Georgia said in our interview that she believes poetry tells the truth and gets to the heart of ideas. “Poetry is internal music,” she said.
An artist and writer all her life, Georgia is a native northern New Mexican who has chronicled the landscape and life, both behind the camera and on the page. Since 2010 she has made a conscious effort to, “… get my work out there and connect with other writers in my area. I have greatly enjoyed getting to know other writers and hear their work as well as sharing mine.”
She is working on a collection of her poetry, and a book about her experiences as a storekeeper in rural New Mexico.
To learn more about the Poetry Society and its upcoming state convention on April 28, go to New Mexico State Poetry Society.
Cindy Charlton: Family Caregivers, a Testament to Love
My good friend Cindy Charlton was my call-in guest. We only needed a cup of coffee in front to us to make the conversation complete, well that and being in the same room. Chatting with Cindy always makes me feel good. She is supportive of people who try and she shores up people who are struggling. I’m looking forward to getting Chicken Soup for the Soul, Family Caregivers, which contains One in a Million, an essay by Cindy. It is a personal account of her time as a caregiver for her terminally ill husband, Michael, which she was doing at the same time she was learning to live as a disabled person with new prosthetic legs.
Cindy has been writing about her personal experiences in her blog (accessible from her website), A Survivors Handbook, but writing for Chicken Soup for the Soul, Family Caregivers, proved to be a challenge. It was both emotionally taxing and healing. She said in reading the essays submitted by others, she found common experiences, and as difficult as these experiences were, the caregivers said they would not have missed out on these moments with their loved ones. The gifts they received became precious memories.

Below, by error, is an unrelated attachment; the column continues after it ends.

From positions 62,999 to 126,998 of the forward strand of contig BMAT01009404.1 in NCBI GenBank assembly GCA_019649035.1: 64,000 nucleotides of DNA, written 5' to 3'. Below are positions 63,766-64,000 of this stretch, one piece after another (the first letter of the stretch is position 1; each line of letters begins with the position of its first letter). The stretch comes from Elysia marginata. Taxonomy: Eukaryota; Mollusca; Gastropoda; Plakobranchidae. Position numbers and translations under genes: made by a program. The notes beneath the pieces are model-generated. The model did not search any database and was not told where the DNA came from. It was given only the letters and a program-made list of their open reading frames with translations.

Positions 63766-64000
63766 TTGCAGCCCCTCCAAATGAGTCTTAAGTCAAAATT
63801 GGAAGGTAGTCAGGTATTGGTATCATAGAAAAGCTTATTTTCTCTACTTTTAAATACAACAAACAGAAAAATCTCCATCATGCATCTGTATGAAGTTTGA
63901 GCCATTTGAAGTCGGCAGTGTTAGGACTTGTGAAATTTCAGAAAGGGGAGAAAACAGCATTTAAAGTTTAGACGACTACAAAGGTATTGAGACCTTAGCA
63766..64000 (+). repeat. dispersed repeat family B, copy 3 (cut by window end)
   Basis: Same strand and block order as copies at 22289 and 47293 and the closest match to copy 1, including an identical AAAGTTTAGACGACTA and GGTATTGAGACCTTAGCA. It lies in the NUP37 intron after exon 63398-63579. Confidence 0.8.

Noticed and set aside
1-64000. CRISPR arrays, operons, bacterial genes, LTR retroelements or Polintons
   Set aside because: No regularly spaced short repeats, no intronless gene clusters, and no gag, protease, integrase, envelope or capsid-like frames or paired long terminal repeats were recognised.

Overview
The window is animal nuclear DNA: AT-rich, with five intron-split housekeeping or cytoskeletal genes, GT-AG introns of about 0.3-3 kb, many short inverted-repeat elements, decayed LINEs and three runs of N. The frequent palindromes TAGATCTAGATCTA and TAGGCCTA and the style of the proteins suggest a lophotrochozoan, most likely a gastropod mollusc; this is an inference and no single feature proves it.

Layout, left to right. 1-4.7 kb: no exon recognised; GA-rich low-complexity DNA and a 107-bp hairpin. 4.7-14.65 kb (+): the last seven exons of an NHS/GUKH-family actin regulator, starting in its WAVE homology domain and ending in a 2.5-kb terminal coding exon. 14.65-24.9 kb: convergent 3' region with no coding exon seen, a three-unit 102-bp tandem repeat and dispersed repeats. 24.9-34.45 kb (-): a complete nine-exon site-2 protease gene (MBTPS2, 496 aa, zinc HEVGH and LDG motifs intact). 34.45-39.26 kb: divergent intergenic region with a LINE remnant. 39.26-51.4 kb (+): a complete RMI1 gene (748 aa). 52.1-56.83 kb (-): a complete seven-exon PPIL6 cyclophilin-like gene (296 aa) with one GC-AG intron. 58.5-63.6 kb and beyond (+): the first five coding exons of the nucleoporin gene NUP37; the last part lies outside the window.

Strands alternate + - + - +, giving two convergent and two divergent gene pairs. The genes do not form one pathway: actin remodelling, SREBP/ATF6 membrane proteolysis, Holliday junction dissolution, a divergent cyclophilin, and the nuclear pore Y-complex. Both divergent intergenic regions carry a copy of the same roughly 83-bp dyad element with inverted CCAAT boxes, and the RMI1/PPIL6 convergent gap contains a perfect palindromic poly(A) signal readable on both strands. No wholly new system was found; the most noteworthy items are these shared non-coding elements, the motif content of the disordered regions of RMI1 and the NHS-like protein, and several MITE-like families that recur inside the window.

Cindy said she writes creative non-fiction, basically memoir writing, explaining that memoir describes a journey that shows how you’ve evolved into the person you are. “While it may be cathartic,” Cindy said, “it’s very hard to get down on paper.” One in a Million recounts a time just prior to her husband’s death.
“Writing about fighting my battle with disability and what I went thought isn’t as emotional and difficult as writing about Michael. You hurt for your loved one more than you hurt for yourself. You have to be the courage for the other person.” Cindy said Michael was her caregiver as well and remembers him as being unfailing in his attention. “I don’t remember him ever quaking at anything.”
Her remarkable story is a book all its own, but this piece in Chicken Soup for the Soul, Family Caregivers is especially close to her heart.
Be sure and set aside time on Saturday, March 24 at 3 p.m., to attend her book signing at Tome on the Range. She will also talk about her experiences and what it means to be caregiver for someone in the end stages of life.